world. It was a strange, eerie place. A narrow tarmac-surfaced lane wound gently downhill but a
beguiling pile of flour on a tiny footpath to the right enticed me along the other way, and uphill a
few yards to a five-bar gate with the familiar yellow paint marking it as public footpath. “Aha,” I
thought, “I’m on-on and in front.” I was in a pine forest with tall straight trees spearing up towards
the invisible sky, the ground was silent, covered in a brown carpet of pine needles. I went on, up and
up as in a dream, not even the birds were to be heard. The spell broke when I tripped over a root
and thought how quiet it was, then suddenly realised it shouldn’t be that silent. I should be hearing
calling, seeing other hashers. Where were they? There were no dots, but I was no longer alone. Eerie
spirits were all around me and they took on strange forms, did that mushroom I ate at the magicbeer
stop affect me?
I started running back, downhill, past all the foreboding pines, turned hard right onto the narrow tarmac-surfaced lane and ran faster and faster downhill but still the eerie spirits pursued
me. The trail led a detour to the left, over a bridge where I could hear the troll grumbling,
back to the track then a swing uphill left onto a green grassy track.
My heart was cantering, I wanted to slow down but horror of horrors, there was a headless
hasher running next to me.Fear fuelled the adrenalin, I raced away and
down a sloping track desperate to flee this spectre.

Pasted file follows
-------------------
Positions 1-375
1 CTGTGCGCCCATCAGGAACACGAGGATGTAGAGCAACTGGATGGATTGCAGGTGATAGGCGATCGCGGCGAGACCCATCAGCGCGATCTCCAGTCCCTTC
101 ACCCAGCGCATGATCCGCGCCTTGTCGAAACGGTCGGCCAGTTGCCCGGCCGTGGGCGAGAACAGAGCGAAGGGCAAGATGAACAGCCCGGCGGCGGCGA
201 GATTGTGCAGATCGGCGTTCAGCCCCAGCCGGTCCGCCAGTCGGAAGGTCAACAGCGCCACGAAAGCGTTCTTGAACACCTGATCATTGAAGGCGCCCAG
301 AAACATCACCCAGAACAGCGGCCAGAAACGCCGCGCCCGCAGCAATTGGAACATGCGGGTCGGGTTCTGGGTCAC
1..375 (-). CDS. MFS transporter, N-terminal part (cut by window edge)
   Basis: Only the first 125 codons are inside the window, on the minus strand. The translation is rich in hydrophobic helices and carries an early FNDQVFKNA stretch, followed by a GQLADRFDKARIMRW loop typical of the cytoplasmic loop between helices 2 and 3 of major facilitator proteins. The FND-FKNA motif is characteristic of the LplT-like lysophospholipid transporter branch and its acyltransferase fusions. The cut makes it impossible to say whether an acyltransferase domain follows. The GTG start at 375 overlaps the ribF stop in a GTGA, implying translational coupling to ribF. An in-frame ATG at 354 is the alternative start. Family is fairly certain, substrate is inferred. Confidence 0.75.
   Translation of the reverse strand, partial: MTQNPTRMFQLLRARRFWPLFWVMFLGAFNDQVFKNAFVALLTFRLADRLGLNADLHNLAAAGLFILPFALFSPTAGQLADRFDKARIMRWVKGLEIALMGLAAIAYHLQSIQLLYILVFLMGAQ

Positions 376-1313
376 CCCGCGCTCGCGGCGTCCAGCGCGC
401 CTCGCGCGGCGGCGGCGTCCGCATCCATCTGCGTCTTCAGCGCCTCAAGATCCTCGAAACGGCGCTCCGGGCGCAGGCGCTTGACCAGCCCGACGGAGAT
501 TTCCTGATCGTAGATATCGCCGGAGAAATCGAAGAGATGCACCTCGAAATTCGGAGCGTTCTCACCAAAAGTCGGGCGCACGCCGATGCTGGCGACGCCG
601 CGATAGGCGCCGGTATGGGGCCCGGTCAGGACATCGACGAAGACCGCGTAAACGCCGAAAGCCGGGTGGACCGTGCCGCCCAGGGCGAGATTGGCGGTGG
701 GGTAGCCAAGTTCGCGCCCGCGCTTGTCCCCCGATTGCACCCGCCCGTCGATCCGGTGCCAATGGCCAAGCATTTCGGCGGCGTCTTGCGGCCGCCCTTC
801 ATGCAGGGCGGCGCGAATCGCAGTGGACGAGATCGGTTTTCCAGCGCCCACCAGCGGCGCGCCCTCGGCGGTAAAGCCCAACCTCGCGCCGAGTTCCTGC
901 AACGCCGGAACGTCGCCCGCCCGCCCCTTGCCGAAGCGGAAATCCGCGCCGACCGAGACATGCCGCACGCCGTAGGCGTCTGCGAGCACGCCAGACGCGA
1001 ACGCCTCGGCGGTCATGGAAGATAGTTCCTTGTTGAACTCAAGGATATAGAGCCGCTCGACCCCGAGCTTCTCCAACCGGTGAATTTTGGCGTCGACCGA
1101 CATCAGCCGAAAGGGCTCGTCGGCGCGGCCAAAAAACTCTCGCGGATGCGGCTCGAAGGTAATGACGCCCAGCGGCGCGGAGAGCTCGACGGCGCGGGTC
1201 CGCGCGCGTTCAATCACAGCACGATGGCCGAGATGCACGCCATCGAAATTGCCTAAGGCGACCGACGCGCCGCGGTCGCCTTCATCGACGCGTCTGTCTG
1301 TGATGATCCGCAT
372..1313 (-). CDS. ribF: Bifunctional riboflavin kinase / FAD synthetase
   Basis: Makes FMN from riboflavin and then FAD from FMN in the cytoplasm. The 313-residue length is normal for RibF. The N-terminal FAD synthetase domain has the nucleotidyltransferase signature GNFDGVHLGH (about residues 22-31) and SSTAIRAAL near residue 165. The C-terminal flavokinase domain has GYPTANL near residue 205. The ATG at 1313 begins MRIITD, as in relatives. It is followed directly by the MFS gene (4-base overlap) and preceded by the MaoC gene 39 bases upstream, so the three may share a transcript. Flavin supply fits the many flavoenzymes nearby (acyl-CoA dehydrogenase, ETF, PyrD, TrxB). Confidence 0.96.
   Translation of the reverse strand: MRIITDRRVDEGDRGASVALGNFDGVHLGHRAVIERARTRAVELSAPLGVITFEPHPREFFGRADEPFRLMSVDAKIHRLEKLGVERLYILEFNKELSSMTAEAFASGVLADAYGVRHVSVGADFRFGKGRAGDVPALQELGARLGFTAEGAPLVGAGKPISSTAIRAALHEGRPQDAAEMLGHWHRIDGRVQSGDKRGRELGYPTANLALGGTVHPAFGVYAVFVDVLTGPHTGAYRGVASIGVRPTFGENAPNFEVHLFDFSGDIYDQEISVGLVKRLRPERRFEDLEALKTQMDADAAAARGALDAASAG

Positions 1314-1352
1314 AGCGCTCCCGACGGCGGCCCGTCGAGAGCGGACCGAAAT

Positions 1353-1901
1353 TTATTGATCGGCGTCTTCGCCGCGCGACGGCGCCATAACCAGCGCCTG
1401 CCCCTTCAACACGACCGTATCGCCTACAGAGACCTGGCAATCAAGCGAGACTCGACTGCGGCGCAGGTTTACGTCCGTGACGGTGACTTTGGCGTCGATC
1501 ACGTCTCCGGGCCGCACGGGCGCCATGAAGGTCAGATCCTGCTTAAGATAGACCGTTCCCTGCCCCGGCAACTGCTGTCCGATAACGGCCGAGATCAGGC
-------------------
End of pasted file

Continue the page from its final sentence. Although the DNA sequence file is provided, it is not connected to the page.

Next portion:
At last, Beer Stop 2. I’ll be safe here, I thought, slowing to a jog as I arrived. Alas, not so for at the
Hunter’s Lodge it seemed that Endo, Steve and two other hashers had suffered the same eerie
experience in the woods but far worse than mine, for they had been turned into peacocks!
Sanity was eventually restored at beer stop 2, in the reassuring company of proper hashers, all with their heads on and in their proper forms once more.
The valley was pretty, green with lush foliage, and we enjoyed the serenity.
She’s Ready and I had a meditative moment looking over the stream.
Big Foot, Shortie and Cathusalem rested on a bench and chatted inconsequentially whilst awaiting the remaining hashers from the long route.
Then it was time to hash on, up behind the Hunter’s lodge and onto the spectacular coastal path.
Leg 3 – Heddon Valley to Martinhoe Common along the coastal path
A tall Harriette named Zombie led the way for the shorts, and That’s Crap led the longs. Whichever route you took was stunning. Flying Fokker zoomed around, warning and advising about the options for taking the wider high route versus the lower, more narrow and boulder-strewn route.